Teaching with Early Modern Digital Archives

Latin transcription of Thomas Aquinas' Summa Theologiae


Brad Irish

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In the last three decades, our understanding of early modern literature and culture has been enriched by a renewed attention to data that might be called "archival."  Because of the proliferation of digital repositories such as Early English Books online, scholars and teachers have increasing home access to resources previously restricted to on-site consultation.  While such archival material is often incorporated into graduate and advanced undergraduate teaching, there is also significant opportunity to employ it in the instruction of early-major and non-major literature students.

For teachers with access to EEBO (http://eebo.chadwyck.com/home), early modern printed documents provide an obvious way to supplement introductory class lectures and readings.  (I routinely ask non-major students to read packets of "microtexts"—short, targeted selections from unedited early modern texts.)   But in addition to such instructor-driven usage, I've had great success having students seek such data themselves.   To conclude a unit on Hamlet, for example, I ask groups of students to brainstorm thematic clusters (revenge, ghosts, suicide, etc.) of contextual relevance; they employ these terms to search out EEBO documents that shed light on our understanding of the play.  Initially, many students struggle to make sense of what they find—but the challenge is a productive one, and they ultimately seem to enjoy the experience of such detective work.  The subsequent presentations and discussions enrich our collective understanding of the play, while exposing the class to a representative sampling of early modern documents.  (For more on this lesson, see http://www.dwrl.utexas.edu/old/content/eebo-show-and-tell.)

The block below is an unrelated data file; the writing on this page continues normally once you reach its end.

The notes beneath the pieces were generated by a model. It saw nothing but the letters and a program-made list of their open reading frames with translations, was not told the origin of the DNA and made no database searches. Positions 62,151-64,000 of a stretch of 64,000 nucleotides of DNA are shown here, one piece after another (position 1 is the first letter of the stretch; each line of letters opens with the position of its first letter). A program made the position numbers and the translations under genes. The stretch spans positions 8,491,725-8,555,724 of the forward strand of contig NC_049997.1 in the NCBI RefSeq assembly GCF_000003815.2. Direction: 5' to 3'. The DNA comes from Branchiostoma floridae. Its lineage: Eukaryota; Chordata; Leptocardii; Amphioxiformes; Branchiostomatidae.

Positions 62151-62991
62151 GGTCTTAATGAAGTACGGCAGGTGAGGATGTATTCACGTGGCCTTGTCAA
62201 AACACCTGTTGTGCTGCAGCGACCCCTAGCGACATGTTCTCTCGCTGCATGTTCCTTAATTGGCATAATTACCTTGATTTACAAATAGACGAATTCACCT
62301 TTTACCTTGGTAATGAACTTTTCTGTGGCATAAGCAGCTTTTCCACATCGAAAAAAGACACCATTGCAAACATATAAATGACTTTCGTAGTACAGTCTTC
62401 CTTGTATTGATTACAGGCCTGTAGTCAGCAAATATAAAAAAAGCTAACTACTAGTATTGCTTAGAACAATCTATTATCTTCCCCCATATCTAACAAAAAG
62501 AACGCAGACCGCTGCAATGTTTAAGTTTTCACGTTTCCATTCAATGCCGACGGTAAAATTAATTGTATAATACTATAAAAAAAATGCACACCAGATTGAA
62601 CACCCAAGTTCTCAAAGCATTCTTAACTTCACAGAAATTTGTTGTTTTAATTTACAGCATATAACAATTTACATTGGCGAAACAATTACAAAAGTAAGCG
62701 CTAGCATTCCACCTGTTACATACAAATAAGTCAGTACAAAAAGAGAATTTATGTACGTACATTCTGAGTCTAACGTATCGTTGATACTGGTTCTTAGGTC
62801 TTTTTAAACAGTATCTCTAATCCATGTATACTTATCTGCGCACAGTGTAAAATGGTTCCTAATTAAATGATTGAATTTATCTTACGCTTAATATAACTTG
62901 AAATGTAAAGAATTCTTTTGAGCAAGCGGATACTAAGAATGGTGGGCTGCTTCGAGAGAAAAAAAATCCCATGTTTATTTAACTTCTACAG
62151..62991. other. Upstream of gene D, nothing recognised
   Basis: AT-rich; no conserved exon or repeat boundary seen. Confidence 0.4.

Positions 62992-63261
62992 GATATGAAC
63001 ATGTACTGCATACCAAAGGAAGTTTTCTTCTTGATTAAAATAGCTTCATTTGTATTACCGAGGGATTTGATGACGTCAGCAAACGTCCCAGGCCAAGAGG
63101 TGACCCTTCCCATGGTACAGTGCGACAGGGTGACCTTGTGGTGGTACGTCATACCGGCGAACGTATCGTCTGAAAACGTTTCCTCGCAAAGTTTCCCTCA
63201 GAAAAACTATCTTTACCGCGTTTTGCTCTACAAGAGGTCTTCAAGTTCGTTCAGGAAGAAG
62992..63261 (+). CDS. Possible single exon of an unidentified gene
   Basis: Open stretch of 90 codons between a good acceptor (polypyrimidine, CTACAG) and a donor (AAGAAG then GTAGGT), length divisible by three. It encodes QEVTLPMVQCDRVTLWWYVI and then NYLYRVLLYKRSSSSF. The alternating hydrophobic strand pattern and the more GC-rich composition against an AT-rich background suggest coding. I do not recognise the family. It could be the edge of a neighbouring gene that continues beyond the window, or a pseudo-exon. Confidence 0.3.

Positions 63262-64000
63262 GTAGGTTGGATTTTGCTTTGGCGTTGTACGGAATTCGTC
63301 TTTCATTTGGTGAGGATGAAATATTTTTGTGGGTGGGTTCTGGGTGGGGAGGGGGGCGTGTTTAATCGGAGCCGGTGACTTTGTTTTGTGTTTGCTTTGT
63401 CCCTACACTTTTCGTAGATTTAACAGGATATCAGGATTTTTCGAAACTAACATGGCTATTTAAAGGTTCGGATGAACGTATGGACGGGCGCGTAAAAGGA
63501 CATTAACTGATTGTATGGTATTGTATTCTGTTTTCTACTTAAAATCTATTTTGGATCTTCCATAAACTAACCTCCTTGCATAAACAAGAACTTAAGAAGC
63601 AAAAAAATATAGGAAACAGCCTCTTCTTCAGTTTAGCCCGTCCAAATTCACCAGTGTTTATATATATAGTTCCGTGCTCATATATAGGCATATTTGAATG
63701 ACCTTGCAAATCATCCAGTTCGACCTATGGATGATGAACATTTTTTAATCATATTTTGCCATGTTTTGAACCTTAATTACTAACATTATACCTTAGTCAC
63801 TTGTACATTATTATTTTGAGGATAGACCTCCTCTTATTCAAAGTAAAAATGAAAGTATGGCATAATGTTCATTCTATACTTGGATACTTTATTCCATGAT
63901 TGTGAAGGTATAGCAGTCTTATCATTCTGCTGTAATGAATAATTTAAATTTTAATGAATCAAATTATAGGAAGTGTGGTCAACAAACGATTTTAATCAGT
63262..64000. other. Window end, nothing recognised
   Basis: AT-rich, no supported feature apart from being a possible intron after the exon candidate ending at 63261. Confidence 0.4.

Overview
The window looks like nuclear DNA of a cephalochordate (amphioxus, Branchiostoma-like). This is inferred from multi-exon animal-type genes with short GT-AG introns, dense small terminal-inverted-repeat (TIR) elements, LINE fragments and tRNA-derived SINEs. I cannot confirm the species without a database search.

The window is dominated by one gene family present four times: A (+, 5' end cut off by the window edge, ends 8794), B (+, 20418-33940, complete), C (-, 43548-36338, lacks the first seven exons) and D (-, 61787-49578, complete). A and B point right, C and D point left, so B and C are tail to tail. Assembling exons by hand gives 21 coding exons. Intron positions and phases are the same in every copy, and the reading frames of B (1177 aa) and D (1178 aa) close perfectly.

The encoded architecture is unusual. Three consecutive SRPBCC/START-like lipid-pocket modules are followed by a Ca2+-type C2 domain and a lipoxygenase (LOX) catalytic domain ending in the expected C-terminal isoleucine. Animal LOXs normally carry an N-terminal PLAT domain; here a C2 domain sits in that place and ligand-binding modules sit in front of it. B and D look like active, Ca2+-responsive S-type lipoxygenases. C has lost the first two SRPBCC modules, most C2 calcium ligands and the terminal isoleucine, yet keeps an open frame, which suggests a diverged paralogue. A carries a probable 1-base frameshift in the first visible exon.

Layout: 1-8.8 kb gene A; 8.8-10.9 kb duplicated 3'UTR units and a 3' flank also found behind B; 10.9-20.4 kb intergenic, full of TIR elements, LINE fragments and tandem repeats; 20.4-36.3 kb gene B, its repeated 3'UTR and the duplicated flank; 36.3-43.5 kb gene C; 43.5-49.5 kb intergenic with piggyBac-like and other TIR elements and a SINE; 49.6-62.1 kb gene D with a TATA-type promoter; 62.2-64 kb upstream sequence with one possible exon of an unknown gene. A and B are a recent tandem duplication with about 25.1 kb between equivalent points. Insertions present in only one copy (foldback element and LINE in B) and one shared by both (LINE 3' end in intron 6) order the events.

Though less widely available than EEBO, Gale/Cengage State Papers Online (http://gale.cengage.co.uk/state-papers-online-15091714.aspx)—a vast collection of manuscript documents from the early modern period—is a digital archive that offers similar pedagogical opportunities.  Because of the difficulties of reading early modern manuscripts, the students' use of this database requires a much higher degree of instructor-mediation—but, when documents are properly vetted, groups of students can enjoy a similar (and amplified) detective experience by attempting to transcribe material of low-paleographical difficulty.  For instructors without access to State Papers Online, many suitable manuscripts are freely available elsewhere on the internet.

The increasing digitalization of documents from the early modern period has been crucial to scholarly production.  It can also help enliven our teaching, at any level of the curriculum.


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